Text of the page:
What we learn in school

Link: What we learn in school

I recently took on a remarkably talented tutee. Seeing the natural ease with which he, at 12 years old, sees deeply and sharply into all kinds of mathematical problems is a pleasure. For me, making sure this kind of student gets proper guidance is essential. Part of the reason, I’m sure, is that I was accelerated in math when I was younger… and I’m not sure anything in my education gave me any kind of idea what math was about. My first real exposure—and one of the reason I ended up as a mathematician today—came when I went to math camp summer after my ninth grade year. It’s hard to communicate how profoundly my relationship to the subject changed as a result of that program.

But what does school offer? Here’s an article from London that gives a sense of what school math is like for gifted students (and one in particular, named Joe). I’ll post the last half of the article here:

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“In the National Numeracy Project’s Framework for Teaching Mathematics (DfEE, 1999) the suggestion is that there are three ways of making the content of mathematics lessons more challenging:

  • by offering the same content within a shorter time (acceleration)
  • by offering additional content outside the regular curriculum (broadening)
  • or by offering increased cognitive challenge within the same curriculum area (deepening).

I would predict that if you talk to any group of maths teachers in any school you would find that acceleration is the predominant strategy to increase challenge. Broadening, after all, requires additional preparation by hard-pressed teachers so is unlikely to find universal favour. Non-specialist colleagues may lack the confidence (or competence) to ask deeper questions requiring higher-order levels of thinking, so acceleration by default becomes the most common strategy. Certainly for Joe it was the most frequent offer.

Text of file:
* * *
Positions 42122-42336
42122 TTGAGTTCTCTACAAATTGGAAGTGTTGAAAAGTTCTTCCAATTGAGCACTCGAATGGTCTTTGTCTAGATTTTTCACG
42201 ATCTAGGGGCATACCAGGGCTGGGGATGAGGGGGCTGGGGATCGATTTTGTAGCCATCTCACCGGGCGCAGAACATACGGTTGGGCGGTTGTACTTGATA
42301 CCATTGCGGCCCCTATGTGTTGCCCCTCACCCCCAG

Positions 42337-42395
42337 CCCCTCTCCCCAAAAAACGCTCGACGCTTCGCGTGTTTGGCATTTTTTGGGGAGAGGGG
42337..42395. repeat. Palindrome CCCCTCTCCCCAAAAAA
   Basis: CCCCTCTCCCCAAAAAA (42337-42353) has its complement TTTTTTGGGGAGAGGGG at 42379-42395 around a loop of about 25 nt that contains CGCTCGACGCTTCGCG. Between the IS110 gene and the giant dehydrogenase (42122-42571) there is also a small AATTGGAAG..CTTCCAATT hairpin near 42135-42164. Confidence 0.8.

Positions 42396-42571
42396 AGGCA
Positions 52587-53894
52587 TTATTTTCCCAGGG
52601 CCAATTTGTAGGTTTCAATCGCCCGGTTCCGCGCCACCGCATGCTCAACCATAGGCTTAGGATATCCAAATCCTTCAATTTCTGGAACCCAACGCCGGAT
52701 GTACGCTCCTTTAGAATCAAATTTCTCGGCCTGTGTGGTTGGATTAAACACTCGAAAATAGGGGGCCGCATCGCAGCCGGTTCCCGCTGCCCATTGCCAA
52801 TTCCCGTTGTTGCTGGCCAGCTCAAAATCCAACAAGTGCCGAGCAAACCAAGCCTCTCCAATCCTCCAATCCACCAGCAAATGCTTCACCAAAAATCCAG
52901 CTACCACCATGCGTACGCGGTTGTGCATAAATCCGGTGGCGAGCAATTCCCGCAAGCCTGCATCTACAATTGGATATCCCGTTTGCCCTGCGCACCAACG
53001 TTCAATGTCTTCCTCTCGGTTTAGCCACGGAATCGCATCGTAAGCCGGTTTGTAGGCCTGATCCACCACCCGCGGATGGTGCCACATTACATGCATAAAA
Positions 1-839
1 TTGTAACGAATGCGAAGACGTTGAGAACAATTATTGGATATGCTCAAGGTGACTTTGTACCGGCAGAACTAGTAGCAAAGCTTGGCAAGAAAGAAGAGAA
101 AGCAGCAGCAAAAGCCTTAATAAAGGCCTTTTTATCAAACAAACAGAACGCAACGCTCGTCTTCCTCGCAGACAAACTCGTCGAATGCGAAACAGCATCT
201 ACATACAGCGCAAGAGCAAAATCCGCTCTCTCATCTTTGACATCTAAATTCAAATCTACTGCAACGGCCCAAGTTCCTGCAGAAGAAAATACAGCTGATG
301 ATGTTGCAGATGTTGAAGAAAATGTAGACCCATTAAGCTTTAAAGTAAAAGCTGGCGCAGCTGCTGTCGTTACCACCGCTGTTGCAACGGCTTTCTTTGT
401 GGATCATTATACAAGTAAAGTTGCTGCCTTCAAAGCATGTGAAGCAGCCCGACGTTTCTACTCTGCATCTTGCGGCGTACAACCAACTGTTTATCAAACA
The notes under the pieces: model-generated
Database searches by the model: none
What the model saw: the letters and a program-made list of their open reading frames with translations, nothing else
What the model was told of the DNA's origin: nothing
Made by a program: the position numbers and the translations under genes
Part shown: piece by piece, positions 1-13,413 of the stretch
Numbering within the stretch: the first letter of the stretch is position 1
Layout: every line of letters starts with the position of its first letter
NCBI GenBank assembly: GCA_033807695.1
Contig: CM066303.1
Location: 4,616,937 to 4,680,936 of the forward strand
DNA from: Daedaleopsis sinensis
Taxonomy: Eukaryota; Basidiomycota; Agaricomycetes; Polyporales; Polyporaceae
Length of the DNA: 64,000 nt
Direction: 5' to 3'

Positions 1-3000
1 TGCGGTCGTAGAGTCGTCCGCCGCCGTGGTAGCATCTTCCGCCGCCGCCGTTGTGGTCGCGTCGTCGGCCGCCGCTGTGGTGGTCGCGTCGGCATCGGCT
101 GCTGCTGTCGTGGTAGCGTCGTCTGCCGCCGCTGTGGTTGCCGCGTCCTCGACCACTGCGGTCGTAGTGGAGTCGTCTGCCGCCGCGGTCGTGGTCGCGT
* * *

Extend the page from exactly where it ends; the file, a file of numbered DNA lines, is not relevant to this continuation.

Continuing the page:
Of course, there are advantages for a teacher in accelerating pupils through the curriculum. There is no need to invent activities or acquire different resources as everything is already mapped out for the older pupils. It’s an easy option but can set up possible problems for the subsequent teacher and, as we saw from Joe’s experience, unless carefully planned can lead to repetition or, perhaps even worse, to gaps. For the student it may well offer increased self-esteem but it may also be lonely and seem like a random and disjointed set of experiences.

Thinking like a mathematician
For me, the saddest part of Joe’s story is that he is not inspired to continue his mathematical learning. He has no idea of what it is to behave mathematically because his perception is that maths is the acquisition of a set of skills, a set of exercises to be completed, a speed test. Essential though these skills are, they are just the starting point. I want able students to ‘think like mathematicians’ – to enquire, to generalise, to question and seek proof. I don’t want them to accept everything I offer or be able to regurgitate pre-digested algorithms. I want them to engage with the thinking and find some things difficult. I want them to know that mathematicians see things in lots of different ways: that maths is creative and although there may be accepted elegant methods of solving particular problems or calculations, there are other equally acceptable ways of doing the same. I want them to take time to deepen their understanding rather than skating through the curriculum at high speed.

Writers on the subject (Krutetskii, Kennard) say that these forms of behaviour (generalising, seeking proof and so on) are characteristic of able mathematicians. This is what they do naturally. The teacher’s role is to offer opportunities, activities, investigations for able students to display these characteristics, and to model such behaviour themselves and hence help students to refine their thinking. Spending time deepening understanding in this way is time well spent for able pupils, and can have knock-on effects on the rest of the class who are exposed to behaviour that they might otherwise never experience.

I want able students to think like mathematicians– to enquire, to generalise, to question and seek proof.”

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My new tutee is already accelerated. I’m going to try to offer the depth and breadth that, sadly, he may never get in school.